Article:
Talks between the EU and the UK are under way, in an attempt to secure a post-Brexit free trade deal before the end of the year.
If no agreement is reached by 31 December, charges will be introduced on many imports and exports, which could push up prices for firms and consumers.
What is a free-trade deal?
A free trade deal aims to encourage trade – usually in goods but sometimes in services too – by making it cheaper. This is often achieved by reducing or eliminating what are known as tariffs – taxes or charges by governments for trading across borders.
Trade agreements also aim to remove quotas – limits on the amount of goods which can be traded.
Trade can also be made simpler if countries have the same rules, such as the colour of wires in plugs. The closer the rules are, the less likely that goods need to be checked.
Why have tariffs and quotas at all?
While free trade agreements aim to boost trade, too many cheap imports could threaten a country’s manufacturers, which could affect jobs.
For that reason a country might choose to put tariffs on car imports, for example, in order to protect local car makers.
What about a UK-EU trade deal?
The UK and the EU are negotiating a trade agreement to start on 1 January 2021 – the date the new UK-EU relationship starts.
Any trade agreement will aim to eliminate tariffs and reduce other trade barriers coming into force. It will also aim to cover both goods and services.
The UK has now left the EU, but its trading relationship remains the same until the end of the year. That’s because it’s in an 11-month transition – designed to give both sides some time to negotiate a new trade deal.
No new trade deals can start until the transition ends.
How easy has it been to negotiate a UK-EU trade deal?
Despite UK Prime Minister Boris Johnson’s insistence that a deal be done by 15 October, an agreement has not been reached.
Both sides say there are still significant differences.
Right now, the UK and the EU share the same rules in areas like workers’ rights, competition and environmental policy. These are known as level playing field rules.
The EU insists the UK must stick pretty closely to these rules – so UK businesses don’t gain an advantage – but the UK government says it wants the freedom to move away.
Access to fishing waters has also proved to be a major sticking point.
Even if a trade deal is agreed, it will not eliminate all new checks, because the EU requires certain goods (such as food) from non-EU countries to be checked. So businesses need to prepare.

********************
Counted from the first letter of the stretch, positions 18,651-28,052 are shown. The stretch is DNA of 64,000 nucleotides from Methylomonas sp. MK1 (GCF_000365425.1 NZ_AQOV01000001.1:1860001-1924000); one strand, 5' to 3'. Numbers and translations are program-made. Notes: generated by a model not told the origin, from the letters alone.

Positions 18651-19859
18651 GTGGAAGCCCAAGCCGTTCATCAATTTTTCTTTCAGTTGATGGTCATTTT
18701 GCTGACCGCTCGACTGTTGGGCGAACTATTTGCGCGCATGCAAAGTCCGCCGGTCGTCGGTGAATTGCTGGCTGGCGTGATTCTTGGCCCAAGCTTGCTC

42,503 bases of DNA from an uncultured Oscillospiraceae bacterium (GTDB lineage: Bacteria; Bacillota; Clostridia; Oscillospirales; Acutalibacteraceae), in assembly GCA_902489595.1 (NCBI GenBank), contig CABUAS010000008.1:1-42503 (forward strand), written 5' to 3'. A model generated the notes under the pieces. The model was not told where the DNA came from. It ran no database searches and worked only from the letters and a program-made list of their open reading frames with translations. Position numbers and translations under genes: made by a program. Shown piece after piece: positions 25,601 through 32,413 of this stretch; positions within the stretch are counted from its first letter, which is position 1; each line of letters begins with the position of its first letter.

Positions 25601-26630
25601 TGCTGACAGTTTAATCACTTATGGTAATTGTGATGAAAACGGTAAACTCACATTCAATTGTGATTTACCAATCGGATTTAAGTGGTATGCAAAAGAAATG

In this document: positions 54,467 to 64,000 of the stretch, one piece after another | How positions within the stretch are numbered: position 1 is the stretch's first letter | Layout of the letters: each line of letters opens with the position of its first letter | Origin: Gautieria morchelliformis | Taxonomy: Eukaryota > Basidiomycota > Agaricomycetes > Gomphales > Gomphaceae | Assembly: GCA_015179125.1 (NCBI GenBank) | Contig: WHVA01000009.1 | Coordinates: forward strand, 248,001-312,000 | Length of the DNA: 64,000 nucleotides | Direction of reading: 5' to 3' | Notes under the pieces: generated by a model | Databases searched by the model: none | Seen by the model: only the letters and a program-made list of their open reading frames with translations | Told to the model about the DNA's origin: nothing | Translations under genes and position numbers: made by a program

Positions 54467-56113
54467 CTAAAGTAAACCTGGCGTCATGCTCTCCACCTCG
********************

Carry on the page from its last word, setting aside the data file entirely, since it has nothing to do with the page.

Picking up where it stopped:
What happens if UK-EU trade talks fail?
If a deal is not reached, the UK faces the prospect of trading with the EU under basic rules set by the World Trade Organization (WTO).
If the UK has to trade under WTO rules, tariffs would be applied to most goods which UK businesses send to the EU. This would make UK goods more expensive and harder to sell in Europe. The UK could also do this to EU goods, if it chose to.
Having WTO terms would also mean full border checks for goods, which could cause traffic bottlenecks at ports and lead to significant delays. There are concerns about some border delays even if a deal is reached, because it won’t be as close as current arrangements.
The UK service industry could also be about to lose its guaranteed access to European markets. This would affect everyone from bankers and lawyers, to musicians and chefs.
What about other trade deals?
While it was an EU member, the UK was automatically part of around 40 trade deals which the EU had with more than 70 countries. In 2018, these deals represented about 11% of total UK trade.
So far, more than 20 of these existing deals, covering 50 countries or territories, have been rolled over and will start on 1 January 2021. This represents about 8% of total UK trade, based on 2018 figures. But it is clear that new deals with some countries will not be ready in time.
On 23 October the UK government signed a new trade agreement with Japan, which means that 99% of UK exports there will be free of tariffs.
The total value of UK-Japan (imports and exports) was £29.1bn in 2018, according to the Department for International Trade.
Trade with Japan accounts for just 2% of the UK’s total, so the government expects the deal to contribute 0.07% of GDP over the long term.
Any existing EU agreement that is not rolled over will end on 31 December and future trade will take place on WTO terms until a deal is reached.
The UK government is also holding trade talks with countries that do not currently have EU trade deals, such as the US, Australia and New Zealand.